Republican governor of New Jersey and inexplicable presidential candidate Chris Christie on the land of opportunity (boldface mine):
We are who we are because the oppressed faced the unknown and came here to start a new life. It was so jarring for Chris Christie to talk yesterday about his American Dream story as an escape from a neighborhood, Vailsburg, that was becoming integrated.
The Christie family did not escape from English monarchs who insisted on a state religion. Not from revolutions in southern Europe. Not from the potato famine. Not from the czar. Not from pogroms or the Holocaust. Not from grinding poverty. The Christie family escaped from black families moving into the neighborhood–new neighbors whose ancestors were brought to this country as slaves in chains. The Christies did not face the unknown wilderness or the known hostility of earlier settlers. They faced the grass, the open space, the all-white neighborhoods, of Livingston, New Jersey.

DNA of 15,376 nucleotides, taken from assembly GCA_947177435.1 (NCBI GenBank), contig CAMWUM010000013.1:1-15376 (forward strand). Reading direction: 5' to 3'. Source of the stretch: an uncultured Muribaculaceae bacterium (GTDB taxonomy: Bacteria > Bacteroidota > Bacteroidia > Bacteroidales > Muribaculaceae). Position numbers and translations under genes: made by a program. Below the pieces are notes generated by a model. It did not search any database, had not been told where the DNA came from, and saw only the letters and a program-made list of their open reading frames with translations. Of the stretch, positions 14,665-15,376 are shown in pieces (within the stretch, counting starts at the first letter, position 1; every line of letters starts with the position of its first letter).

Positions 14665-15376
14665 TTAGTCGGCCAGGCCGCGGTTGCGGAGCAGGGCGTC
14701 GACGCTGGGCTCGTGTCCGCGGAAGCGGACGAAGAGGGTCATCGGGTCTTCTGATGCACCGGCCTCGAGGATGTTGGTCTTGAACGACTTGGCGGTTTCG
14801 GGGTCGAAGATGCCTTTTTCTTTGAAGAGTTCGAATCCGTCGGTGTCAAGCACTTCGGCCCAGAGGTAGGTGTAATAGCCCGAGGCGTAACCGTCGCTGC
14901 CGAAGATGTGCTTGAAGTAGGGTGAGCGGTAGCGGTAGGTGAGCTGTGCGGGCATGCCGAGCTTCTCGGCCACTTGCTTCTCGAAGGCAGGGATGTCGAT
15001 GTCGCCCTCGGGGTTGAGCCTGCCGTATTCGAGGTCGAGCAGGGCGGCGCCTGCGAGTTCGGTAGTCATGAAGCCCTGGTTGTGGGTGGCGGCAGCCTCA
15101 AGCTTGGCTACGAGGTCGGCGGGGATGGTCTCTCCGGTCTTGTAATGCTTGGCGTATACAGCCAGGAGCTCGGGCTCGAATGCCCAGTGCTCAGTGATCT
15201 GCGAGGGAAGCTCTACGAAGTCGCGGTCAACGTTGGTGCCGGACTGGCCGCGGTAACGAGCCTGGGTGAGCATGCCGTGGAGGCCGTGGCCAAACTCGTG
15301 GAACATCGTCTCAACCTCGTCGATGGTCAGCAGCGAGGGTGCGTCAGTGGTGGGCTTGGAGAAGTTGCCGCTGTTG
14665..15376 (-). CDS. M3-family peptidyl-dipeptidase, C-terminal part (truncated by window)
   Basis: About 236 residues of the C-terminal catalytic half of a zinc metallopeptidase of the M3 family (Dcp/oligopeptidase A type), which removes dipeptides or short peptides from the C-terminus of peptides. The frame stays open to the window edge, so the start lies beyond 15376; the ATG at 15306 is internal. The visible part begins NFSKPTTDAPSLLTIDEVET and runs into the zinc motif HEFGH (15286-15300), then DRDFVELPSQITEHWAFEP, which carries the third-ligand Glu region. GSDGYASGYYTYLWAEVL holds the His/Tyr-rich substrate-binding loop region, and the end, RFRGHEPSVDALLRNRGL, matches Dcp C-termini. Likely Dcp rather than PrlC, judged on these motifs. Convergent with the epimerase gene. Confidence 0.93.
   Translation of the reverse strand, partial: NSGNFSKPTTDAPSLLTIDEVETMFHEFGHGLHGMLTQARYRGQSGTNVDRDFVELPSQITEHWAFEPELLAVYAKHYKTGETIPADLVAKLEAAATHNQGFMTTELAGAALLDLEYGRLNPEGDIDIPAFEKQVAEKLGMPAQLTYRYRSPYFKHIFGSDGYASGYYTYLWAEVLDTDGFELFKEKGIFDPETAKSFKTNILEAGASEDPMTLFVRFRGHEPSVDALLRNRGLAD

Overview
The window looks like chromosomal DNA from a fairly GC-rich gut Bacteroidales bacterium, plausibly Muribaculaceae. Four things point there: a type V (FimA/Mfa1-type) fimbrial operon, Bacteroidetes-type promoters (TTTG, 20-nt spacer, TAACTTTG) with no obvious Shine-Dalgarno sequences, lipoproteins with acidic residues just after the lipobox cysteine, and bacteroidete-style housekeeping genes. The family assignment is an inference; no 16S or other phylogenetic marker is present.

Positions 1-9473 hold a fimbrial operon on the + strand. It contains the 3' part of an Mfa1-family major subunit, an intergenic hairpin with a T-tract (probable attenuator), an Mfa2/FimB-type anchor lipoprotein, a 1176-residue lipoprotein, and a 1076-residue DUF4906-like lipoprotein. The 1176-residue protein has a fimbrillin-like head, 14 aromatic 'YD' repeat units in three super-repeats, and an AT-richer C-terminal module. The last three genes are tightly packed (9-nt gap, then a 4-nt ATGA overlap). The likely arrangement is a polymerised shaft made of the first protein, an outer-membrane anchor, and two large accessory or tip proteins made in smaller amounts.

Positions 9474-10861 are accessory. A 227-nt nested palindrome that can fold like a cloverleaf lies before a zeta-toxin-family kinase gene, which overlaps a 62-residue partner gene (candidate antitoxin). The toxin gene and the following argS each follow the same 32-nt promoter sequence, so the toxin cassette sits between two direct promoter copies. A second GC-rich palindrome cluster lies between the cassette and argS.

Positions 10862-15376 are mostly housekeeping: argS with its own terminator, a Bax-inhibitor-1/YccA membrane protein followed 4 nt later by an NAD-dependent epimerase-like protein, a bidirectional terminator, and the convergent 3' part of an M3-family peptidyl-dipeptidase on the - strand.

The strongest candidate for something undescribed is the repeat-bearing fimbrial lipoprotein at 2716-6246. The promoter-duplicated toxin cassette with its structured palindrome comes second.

I cannot speak for people of color but I can imagine the pain many must have felt when Christie told the adoring and mostly white crowd at Livingston High School, “I’m here in Livingston because all those years ago, my mother and father became the first of either of their families to leave the city of Newark to come here and make this home for us.”
Not Jamestown. Or Plymouth. Or Ellis Island. Livingston.
The Christies lived in Vailsburg, a leafy residential neighborhood that, with one exception, looks pretty much today the way it did 50 years ago when the Christies escaped. The one exception, of course, is that most of the people have black or brown skin….
But the Christies did not move from Newark because of what happened in 1967. They moved earlier, just as middle class African Americans began moving into Vailsburg. There was no need for fear then. Unless, of course, you feared the black stranger.
But we live in a post-racial America, so I’m sure this has no influence on Christie’s thinking whatsoever.